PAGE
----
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Medium-Weight Combat Vehicles Mine Protection Development Methodology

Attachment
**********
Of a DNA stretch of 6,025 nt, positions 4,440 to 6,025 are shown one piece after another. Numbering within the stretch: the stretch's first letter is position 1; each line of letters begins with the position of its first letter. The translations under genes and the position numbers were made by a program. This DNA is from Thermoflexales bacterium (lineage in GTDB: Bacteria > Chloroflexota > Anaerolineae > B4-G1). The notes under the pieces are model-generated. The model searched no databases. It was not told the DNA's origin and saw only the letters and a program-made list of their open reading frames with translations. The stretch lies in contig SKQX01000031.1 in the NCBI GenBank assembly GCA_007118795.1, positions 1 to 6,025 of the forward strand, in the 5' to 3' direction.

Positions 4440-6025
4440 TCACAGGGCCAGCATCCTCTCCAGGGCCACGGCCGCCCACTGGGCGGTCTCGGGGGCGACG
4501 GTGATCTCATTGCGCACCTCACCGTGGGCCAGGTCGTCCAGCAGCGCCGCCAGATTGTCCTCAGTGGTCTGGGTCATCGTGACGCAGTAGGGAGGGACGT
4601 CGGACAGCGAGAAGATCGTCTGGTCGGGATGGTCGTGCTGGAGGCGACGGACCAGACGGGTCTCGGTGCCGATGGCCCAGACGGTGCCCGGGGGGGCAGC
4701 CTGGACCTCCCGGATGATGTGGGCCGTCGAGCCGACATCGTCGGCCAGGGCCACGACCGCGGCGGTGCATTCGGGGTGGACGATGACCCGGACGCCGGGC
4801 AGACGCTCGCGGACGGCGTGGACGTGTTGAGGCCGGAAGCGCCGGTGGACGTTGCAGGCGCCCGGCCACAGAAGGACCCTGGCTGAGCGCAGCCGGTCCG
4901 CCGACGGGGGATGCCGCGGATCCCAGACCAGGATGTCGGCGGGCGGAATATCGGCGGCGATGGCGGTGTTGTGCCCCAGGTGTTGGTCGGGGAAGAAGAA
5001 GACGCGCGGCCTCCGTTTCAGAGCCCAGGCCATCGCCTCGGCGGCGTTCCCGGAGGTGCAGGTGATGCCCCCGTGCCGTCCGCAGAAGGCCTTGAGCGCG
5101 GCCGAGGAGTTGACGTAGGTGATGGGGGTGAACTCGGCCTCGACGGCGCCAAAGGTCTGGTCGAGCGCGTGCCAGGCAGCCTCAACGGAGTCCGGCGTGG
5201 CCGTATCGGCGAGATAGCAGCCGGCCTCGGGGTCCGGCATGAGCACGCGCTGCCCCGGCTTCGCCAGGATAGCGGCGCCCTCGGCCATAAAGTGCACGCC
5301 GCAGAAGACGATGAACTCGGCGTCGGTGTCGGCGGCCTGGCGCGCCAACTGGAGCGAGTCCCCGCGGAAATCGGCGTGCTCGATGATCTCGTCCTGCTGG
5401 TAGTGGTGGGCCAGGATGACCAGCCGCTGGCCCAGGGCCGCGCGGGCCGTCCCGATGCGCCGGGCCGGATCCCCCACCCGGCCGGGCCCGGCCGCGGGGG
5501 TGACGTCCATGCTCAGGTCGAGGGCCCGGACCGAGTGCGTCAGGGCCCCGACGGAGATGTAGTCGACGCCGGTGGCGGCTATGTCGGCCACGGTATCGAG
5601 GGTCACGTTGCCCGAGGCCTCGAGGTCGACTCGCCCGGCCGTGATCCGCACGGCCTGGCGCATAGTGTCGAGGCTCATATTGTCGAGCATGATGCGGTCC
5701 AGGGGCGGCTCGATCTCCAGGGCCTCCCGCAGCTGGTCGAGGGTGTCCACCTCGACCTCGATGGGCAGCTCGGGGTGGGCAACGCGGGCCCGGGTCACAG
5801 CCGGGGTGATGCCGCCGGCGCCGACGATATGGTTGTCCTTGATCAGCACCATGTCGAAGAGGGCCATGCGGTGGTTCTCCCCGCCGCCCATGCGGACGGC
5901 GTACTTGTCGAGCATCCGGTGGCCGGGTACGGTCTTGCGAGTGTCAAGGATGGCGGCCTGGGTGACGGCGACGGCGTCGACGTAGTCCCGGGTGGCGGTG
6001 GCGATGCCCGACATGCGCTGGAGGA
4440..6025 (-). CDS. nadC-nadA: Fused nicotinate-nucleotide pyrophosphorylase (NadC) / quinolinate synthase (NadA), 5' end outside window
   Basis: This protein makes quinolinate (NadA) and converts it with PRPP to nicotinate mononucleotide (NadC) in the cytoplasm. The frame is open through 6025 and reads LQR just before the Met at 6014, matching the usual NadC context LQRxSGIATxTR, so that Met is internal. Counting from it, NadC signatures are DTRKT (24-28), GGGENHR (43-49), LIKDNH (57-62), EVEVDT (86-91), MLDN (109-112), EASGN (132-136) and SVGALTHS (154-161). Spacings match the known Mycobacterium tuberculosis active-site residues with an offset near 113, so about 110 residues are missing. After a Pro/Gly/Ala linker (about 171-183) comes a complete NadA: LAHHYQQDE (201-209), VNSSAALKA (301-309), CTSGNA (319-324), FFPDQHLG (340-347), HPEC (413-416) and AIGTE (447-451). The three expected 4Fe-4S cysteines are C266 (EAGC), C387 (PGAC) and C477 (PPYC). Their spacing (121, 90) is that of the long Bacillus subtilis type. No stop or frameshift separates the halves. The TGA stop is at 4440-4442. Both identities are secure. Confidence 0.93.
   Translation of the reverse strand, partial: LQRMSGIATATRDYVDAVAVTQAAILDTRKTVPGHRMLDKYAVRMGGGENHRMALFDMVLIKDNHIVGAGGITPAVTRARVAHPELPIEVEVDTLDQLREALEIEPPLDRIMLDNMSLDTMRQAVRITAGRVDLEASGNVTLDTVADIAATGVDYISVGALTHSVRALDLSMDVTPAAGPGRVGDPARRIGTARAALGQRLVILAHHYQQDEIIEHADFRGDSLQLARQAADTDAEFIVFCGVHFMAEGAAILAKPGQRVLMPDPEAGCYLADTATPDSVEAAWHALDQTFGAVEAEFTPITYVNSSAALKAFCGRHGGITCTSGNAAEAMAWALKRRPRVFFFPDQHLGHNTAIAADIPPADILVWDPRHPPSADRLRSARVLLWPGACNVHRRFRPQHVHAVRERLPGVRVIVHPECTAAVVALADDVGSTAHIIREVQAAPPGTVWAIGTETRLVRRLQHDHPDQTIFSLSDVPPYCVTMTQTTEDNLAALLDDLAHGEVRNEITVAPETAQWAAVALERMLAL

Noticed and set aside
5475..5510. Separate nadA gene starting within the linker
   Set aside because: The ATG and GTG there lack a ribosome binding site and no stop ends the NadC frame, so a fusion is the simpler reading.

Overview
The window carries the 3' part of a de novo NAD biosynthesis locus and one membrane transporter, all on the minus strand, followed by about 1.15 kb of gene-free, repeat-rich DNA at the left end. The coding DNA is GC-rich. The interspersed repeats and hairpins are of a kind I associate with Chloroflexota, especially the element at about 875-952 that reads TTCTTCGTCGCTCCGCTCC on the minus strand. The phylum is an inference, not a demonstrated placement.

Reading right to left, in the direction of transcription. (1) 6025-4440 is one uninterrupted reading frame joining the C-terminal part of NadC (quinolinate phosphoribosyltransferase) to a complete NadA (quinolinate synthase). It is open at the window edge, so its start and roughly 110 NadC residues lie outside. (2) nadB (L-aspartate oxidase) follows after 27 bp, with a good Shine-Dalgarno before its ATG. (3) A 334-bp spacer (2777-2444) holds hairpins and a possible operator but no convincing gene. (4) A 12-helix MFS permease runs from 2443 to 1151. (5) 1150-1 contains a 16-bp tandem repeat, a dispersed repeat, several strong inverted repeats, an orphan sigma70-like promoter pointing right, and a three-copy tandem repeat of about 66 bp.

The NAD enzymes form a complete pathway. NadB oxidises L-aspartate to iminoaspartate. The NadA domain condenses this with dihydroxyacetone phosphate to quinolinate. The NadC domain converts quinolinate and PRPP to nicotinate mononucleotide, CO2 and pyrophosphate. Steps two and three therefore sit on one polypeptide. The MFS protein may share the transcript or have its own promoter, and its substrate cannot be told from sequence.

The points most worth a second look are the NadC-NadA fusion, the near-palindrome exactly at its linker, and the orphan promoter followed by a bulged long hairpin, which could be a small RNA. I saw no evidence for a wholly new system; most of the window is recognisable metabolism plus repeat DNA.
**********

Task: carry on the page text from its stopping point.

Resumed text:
In modern warfare, ballistic armor and especially underbelly protection is one of the critical considerations in the design of an armored personnel vehicle. The development of underbelly protection is complex, expensive, time consuming and therefore needs to rely mostly on numerical simulations. This kind of critical and life-saving capability must eventually be validated through blast tests. The practice of developing an underbelly protection is even more challenging when developed for a medium-weight vehicle - where the weight of the vehicle is limited. When the development is under strict time and budget constraints, one had to come up with a unique approach of developing an underbelly protection using numerical analysis combined with small-scaled experiments. This approach has already been used and proven effective during the development of previous heavy platform, and needed even more when the vehicle is limited by its weight. This paper describes the methodology used by the Israeli Ministry Of Defense for the development of a new medium-weight, wheeled vehicle underbelly protection. This unique approach can be described by the following iterative steps: (1) Initial concepts Design, (2) Numerical analysis, (3) Small scale tests, (4) Design improvements, (5) Small scale blast test of vehicle's structure and finally (5) Full scale vehicle mine blast experiment. The first step of initial design includes various geometric solutions, all of the same weight. Step 2 (Numerical analysis) narrows down the number of concepts to a maximum of three options to be validated in small scale experiments. This paper presents the methodology of the series of simulations performed with LSDYNA as well as the set-up and preparations of the small scaled tests. When keeping the scaling principles, the results of the small scale experiments showed good structural behavior correlation between the experiments and the numeric analysis. Moreover, it also emphasized the same advantage to the chosen solution. The conclusion from the study so far is that the method of using small scale experiments, combined with finite elements numerical analysis, is beneficial. It saves time and costs of the medium-weight vehicles development process – as a step towards the final approval of the full scale prototype.


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